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Fwd: Re: Friction and cross pollination

From: Noah Mendelsohn <nrm@arcanedomain.com>
Date: Fri, 14 Oct 2011 14:31:09 -0400
Message-ID: <4E987FED.5020107@arcanedomain.com>
To: "www-tag@w3.org" <www-tag@w3.org>
CC: Mike Champion <Michael.Champion@microsoft.com>, Norm Walsh <ndw@nwalsh.com>
Michael Champion posted this to the public-html-xml mailing list, but it 
includes some suggestions directed to the TAG, so I'm relaying it here.

This is part of a larger thread focused mainly on what the draft report 
from the XML/HTML working group should say. Suggestion:

* Discussion of the content of the report should remain on public-html-xml

* Discussion of the general issue of having the TAG either create task 
forces, or suggest that the W3C create them, should be held mainly here on 

OK? Thank you.


-------- Original Message --------
Subject: Re: Friction and cross pollination
Resent-Date: Fri, 14 Oct 2011 16:22:59 +0000
Resent-From: public-html-xml@w3.org
Date: Fri, 14 Oct 2011 16:22:27 +0000
From: Michael Champion <Michael.Champion@microsoft.com>
To: Robin Berjon <robin@berjon.com>, Henri Sivonen <hsivonen@iki.fi>
CC: public-html-xml@w3.org <public-html-xml@w3.org>

> All of these paths are work for other groups, new (community) groups, or
>even just open source projects.

Exactly.  Let's declare victory on this task force report, and suggest
that people who have been inspired by the discussions here but couldn't
build consensus for their additional ideas take them to Community Groups
or some other appropriate venue.

Editorializing a bit  I think it's time to retire the pattern of the TAG
causing the creation of Task Forces to dig deep into topics that interest
them but they don't have the bandwidth to pursue.  Instead, those people
in the TAG or Team or wider community who see an unmet need or envision a
better solution should propose a community group, see if there is critical
mass to explore the idea, and if the group comes up with a compelling
solution THEN propose it to a WG to standardize.  That will reduce the
number of as-yet unsolvable problems that get put into TF or WG charters
while giving the people with the vision and determination to solve them
anyway a place to do so (or not) unimpeded by the skeptics.

On 10/14/11 2:03 AM, "Robin Berjon" <robin@berjon.com> wrote:

>On Oct 13, 2011, at 19:01 , Henri Sivonen wrote:
>> On Tue, Oct 4, 2011 at 2:34 PM, Robin Berjon <robin@berjon.com> wrote:
>>> A suggested list of such smaller projects, which may or may not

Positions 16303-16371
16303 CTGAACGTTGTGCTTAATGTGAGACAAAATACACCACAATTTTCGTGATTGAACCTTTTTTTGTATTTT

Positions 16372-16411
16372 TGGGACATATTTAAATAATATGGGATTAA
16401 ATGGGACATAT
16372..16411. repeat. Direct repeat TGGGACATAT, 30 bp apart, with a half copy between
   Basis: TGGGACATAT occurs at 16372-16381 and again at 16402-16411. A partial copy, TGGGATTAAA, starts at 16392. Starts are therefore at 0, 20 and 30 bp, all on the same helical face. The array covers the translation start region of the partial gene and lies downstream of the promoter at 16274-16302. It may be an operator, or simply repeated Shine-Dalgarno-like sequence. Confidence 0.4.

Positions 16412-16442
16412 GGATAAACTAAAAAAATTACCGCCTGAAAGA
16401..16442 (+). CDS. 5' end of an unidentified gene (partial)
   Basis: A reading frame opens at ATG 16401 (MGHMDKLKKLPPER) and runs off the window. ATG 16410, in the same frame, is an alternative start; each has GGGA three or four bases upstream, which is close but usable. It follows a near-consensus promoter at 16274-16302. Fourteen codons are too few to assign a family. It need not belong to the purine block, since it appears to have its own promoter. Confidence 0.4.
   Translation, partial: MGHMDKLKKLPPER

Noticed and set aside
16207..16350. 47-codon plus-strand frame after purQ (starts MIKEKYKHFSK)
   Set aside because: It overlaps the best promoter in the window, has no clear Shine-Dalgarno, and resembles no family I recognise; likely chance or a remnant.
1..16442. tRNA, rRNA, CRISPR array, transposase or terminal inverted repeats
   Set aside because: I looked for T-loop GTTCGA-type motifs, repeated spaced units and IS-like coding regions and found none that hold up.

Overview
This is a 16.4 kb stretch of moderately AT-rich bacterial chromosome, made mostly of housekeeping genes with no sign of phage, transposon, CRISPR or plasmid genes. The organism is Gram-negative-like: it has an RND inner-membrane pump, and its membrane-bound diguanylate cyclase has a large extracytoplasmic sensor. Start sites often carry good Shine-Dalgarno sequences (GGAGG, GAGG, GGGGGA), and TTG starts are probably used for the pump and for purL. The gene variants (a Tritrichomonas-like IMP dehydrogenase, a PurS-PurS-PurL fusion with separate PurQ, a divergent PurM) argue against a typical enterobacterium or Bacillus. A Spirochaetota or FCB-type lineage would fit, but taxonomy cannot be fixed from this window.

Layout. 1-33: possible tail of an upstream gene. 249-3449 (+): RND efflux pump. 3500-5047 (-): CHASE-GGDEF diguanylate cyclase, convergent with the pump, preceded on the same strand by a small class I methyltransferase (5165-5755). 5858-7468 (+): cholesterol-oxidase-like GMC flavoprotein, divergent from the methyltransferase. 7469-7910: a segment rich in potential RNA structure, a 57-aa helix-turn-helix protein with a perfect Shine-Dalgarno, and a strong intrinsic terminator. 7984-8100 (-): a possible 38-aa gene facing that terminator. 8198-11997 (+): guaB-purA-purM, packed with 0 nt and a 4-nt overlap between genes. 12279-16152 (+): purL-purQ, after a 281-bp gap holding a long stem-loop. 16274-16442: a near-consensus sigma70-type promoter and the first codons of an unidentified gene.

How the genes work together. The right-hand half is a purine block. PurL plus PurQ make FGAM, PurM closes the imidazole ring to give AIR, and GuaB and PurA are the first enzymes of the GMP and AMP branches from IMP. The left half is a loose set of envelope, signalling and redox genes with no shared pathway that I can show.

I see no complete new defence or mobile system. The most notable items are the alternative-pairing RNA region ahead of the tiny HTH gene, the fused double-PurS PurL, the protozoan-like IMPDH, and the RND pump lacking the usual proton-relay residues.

>>>proliferate best in a standards setting, could for instance include:
>> I'm uncomfortable with naming smaller projects that the TF hasn't
>> discussed previously when the Report is almost ready to be published.
>They are really just meant to be suggestions, definitely not endorsements.
>>>     Defining an XSLT and XQuery serialisation for polyglot HTML.
>>>Usage: make it trivial to produce it with a regular XML tool chain.
>>>[ed. I thought that this had been done, but I can't seem to find it
>> I think it makes sense to have a new HTML5-aware HTML output method
>> for XSLT, but I think making it polyglot would be an unfortunate
>> distraction. You can't serialize the text content of HTML script and
>> style element polyglottally in the general case, but it would be silly
>> not to support the output of text content of HTML script and style
>> elements when the text content can be serialized as either HTML or as
>> X(HT)ML.
>Sure, I certainly don't think that it's worth trying too hard. But HTML
>output can be improved, and polyglot is likely a good source of
>>>     Help define an improved, more interoperable, and more usable
>>>version of DOM level 3 XPath for use from Javascript inside an HTML
>>>document. Usage: a number of queries (e.g. for text nodes, or certain
>>>axes) are impossible to achieve with the Selectors API, but using DOM
>>>level 3 XPath is unwieldy at best.
>> How would a new API be more interoperable than the API that multiple
>> vendors already support? Also, big rathole warning about XPath
>> versions.
>See the discussion on WebApps about how consecutive text nodes are
>>>     CSS Fragment IDs based on XPointer as described in
>>>http://simonstl.com/articles/cssFragID.html. Usage: links that target
>>>fragments more powerfully, in a manner that browsers understand
>>>is a good example).
>> Seems out of scope for this TF.
>[several times]
>All of these ideas are completely out of scope for this TF: we do not
>have the remit to produce a Rec-track document anyway. All of these paths
>are work for other groups, new (community) groups, or even just open
>source projects.
>Robin Berjon - http://berjon.com/ - @robinberjon
Received on Friday, 14 October 2011 18:31:36 UTC

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